All right, why is this important for you? Because for the last at least 30 years, almost without fail I have a place or a time each day for prayer, for stillness, and for silence. Because we have kids, for me most days are 4:00 AM. I’m going to tell you about my routine.

    Personal Experience: The Power of Routine and Purposeful Habits

    We must create moments to honor our own being and inner lives.
    We must create moments to honor our own being and inner lives

    I have a beautiful downstairs office and an amazing coffee machine that has a timer. God bless the technologist who came up with that. Because there is nothing worse than waking up and having to wait. I think this does fall into the category of first world problems. There’s nothing worse than having to wait for the coffee boiler to heat up to 91 degrees. I think hell will be like that; you will keep waking up. And there’ll be a coffee machine, and it will just take a million years each time to get to the correct temperature, and just as it gets there, it’ll reset, and you’ll fall asleep and wake up anyway. That’s my take on hell.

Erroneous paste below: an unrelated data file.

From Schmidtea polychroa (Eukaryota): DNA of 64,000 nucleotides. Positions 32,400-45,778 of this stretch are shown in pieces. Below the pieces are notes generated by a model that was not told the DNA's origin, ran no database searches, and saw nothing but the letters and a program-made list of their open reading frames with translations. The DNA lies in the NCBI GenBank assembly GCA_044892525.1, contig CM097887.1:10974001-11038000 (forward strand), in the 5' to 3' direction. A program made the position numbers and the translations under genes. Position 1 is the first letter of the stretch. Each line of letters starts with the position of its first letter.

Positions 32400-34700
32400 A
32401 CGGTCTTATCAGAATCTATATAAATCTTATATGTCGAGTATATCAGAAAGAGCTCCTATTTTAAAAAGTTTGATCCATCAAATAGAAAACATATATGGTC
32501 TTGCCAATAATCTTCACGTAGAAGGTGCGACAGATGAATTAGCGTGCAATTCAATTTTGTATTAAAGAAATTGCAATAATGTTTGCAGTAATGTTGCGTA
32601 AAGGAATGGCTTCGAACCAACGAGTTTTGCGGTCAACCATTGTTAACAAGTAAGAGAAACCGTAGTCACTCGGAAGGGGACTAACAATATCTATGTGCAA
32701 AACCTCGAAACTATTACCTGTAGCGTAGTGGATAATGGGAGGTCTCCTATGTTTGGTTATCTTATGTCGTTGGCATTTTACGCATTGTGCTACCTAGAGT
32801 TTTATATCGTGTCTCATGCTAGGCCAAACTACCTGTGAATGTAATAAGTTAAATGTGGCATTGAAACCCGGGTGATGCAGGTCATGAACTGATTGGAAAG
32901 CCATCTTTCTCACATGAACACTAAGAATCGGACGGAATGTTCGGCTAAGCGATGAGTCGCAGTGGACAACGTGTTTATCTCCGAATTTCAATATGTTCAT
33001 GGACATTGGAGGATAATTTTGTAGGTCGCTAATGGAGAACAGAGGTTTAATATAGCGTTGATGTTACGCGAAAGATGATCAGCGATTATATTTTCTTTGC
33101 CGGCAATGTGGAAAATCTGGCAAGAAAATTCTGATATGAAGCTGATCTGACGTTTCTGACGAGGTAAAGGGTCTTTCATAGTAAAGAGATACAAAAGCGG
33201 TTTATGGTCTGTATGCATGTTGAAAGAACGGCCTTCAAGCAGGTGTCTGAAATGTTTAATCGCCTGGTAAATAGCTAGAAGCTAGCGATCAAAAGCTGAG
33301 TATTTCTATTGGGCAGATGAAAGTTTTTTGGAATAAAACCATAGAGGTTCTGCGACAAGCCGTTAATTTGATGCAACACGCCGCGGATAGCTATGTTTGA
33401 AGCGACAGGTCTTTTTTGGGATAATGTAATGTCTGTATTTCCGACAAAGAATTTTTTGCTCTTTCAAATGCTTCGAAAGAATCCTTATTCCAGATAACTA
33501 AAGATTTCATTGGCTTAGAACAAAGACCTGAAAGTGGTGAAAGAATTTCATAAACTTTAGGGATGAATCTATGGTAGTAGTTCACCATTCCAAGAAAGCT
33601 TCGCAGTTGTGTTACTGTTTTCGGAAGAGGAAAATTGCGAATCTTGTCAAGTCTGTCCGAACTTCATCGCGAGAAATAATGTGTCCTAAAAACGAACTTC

But back to reality, I get up the coffee machine, ready to go. I have coffee, and I have this beautiful space. For me personally, my routine at present is to spend time reading my Bible. I don’t do a great deal of journaling. I’ve got a beautiful journal, and I bought really nice pens, which I’ve had for a long time. Beautiful pens. And I try to be self-effacing on the podcast, but there is something that I’m really good at. And this one thing that I’m really good at is my beautiful handwriting, like really beautiful. And I’m a bit fixated because if you see my journal one day, if we ever have a chance, if I’m at an event and I have it with me. It’s flawless. Every single line is filled to an exact space. It’s just perfect. It’s just this sea of beautiful text.

    My point is that for me, the mornings are this beautiful time of complete stillness. It’s late summer here. I have the doors and windows open, my downstairs space, and it’s just so sacred. It is so still and quiet. And I don’t feel like I’m stealing from my family, because they’re still asleep for a few hours. But what I want to suggest to you is that this time frequently, as I give myself to it, it’s just this rich time of silence in being, sitting, thinking, writing, and reading.